Oh, he’s gonna meet Professor X. Which Professor X is he going to meet? Because we had some of these same confusing conversations. We thought, ‘wouldn’t it be fun to have Professor X?’ And then we scratch our heads like, ‘wait, would that be McAvoy or Stewart at this point?’ So, Paul just go ahead and have him take that head-on, and make that joke… and that gets a pretty big laugh.
I think there are definitely little nuggets in there for people who are really familiar with the X-Men universe, hopefully not too many that it alienates a broader audience. I don’t think so, but, if you’re a hard-core fan you definitely get some Easter Egg-y type jokes.
We haven’t got a huge amount of time left here… what’s next on your slate?
PW: Well, we’re just enjoying the process right now. This has been really fun. Again, it’s been a long long long time coming. So we’re really soaking every moment in. And, then, you know… should the movie do as well as we all hope, we’ll start thinking about a sequel to Deadpool.
RR: We’re also very close to a new film. Possibly shooting this summer. If, knock wood, it happens. Called Life, it’s a very fun science fiction, thriller, horror type movie. So we have a fun six months ahead, we hope! It all hinges on whether audiences go to see Deadpool. So, we have every finger crossed right now.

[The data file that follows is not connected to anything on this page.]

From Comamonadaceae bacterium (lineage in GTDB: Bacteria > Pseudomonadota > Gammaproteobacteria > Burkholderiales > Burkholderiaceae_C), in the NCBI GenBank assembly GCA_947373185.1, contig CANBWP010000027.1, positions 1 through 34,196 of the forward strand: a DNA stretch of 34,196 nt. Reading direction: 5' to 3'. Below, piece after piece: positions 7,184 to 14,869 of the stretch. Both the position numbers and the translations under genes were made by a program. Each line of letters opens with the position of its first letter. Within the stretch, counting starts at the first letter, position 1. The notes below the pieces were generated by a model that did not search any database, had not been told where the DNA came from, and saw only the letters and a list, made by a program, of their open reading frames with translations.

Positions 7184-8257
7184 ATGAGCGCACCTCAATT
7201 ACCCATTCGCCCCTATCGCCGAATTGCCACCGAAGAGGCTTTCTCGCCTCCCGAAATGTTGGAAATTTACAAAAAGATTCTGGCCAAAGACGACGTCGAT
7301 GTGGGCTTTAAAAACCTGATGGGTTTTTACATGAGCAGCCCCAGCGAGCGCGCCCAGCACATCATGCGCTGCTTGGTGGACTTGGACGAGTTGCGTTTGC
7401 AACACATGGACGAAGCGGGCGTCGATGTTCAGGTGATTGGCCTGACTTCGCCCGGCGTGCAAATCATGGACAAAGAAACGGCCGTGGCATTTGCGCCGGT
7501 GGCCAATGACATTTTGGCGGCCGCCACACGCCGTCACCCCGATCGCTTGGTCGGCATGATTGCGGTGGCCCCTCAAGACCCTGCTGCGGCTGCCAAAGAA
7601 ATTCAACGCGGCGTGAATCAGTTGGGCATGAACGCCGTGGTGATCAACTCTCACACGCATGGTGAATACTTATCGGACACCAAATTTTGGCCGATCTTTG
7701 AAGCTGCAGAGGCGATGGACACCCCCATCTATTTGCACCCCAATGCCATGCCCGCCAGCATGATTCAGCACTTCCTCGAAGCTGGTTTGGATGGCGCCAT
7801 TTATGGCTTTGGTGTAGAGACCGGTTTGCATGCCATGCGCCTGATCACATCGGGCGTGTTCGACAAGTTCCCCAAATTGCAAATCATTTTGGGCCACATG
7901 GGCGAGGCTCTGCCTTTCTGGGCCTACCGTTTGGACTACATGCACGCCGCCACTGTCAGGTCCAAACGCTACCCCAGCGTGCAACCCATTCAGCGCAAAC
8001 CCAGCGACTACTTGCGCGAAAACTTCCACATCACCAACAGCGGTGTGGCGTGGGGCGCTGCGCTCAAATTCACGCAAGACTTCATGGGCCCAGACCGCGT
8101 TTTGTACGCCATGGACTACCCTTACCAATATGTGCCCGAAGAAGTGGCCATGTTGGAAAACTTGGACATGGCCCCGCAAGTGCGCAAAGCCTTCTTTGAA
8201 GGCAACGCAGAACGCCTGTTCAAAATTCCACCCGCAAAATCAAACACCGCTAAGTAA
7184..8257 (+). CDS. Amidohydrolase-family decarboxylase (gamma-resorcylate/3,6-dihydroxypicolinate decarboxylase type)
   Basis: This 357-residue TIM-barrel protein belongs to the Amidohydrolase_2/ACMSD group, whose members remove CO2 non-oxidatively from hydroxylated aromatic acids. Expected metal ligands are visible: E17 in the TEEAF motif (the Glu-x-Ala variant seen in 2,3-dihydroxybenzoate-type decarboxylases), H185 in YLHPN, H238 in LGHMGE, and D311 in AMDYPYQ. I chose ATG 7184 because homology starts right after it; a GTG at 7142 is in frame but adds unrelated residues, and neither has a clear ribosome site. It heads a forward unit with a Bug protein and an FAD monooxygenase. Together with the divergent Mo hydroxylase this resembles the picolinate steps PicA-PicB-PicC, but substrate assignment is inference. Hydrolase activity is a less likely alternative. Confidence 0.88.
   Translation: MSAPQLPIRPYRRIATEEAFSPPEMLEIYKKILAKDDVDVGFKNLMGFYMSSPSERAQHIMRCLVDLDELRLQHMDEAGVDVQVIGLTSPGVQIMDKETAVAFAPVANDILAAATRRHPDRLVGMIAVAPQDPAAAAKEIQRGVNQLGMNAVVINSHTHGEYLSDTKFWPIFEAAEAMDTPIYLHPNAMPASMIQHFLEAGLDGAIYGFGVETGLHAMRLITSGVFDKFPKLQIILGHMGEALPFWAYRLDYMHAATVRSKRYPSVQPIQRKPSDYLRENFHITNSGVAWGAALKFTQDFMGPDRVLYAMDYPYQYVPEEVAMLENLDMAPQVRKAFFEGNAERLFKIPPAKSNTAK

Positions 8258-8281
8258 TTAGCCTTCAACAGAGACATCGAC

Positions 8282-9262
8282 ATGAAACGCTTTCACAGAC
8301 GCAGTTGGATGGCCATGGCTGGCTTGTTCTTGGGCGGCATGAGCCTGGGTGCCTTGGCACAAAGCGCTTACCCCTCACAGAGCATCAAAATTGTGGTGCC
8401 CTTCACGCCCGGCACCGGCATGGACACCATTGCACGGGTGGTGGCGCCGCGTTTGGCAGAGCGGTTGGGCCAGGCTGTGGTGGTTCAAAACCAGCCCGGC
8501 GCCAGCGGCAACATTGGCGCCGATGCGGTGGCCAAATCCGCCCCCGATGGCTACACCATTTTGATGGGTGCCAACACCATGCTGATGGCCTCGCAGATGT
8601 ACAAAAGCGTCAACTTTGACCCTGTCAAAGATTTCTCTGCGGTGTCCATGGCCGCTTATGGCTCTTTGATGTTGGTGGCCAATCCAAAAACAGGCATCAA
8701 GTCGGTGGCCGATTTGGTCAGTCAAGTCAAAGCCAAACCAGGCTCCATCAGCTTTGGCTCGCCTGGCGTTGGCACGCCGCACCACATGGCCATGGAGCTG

PW: I think Life has actual plans to shoot in London, I believe, this summer.
RR: So if things go well, we could be in your backyard.
Sounds great! And are you guys still involved with Zombieland 2, or is that in other hands now?
PW: Well, on the scripted side it’s in other hands, but we’re involved creatively in the sense that we’re executive producers on the project and are very intimately involved in the creative. But we’re not involved in actually putting pen to paper on that.
And is there a timeline at all for when that might go in front of cameras, or is it too early to tell?
PW: I think it might be a little too early to tell. Everyone, I think, wants to make it, it’s a just a question of making it right. So that’s the mandate right now.
Rhett Reese and Paul Wernick, thank you very much!
Deadpool is in UK cinemas now.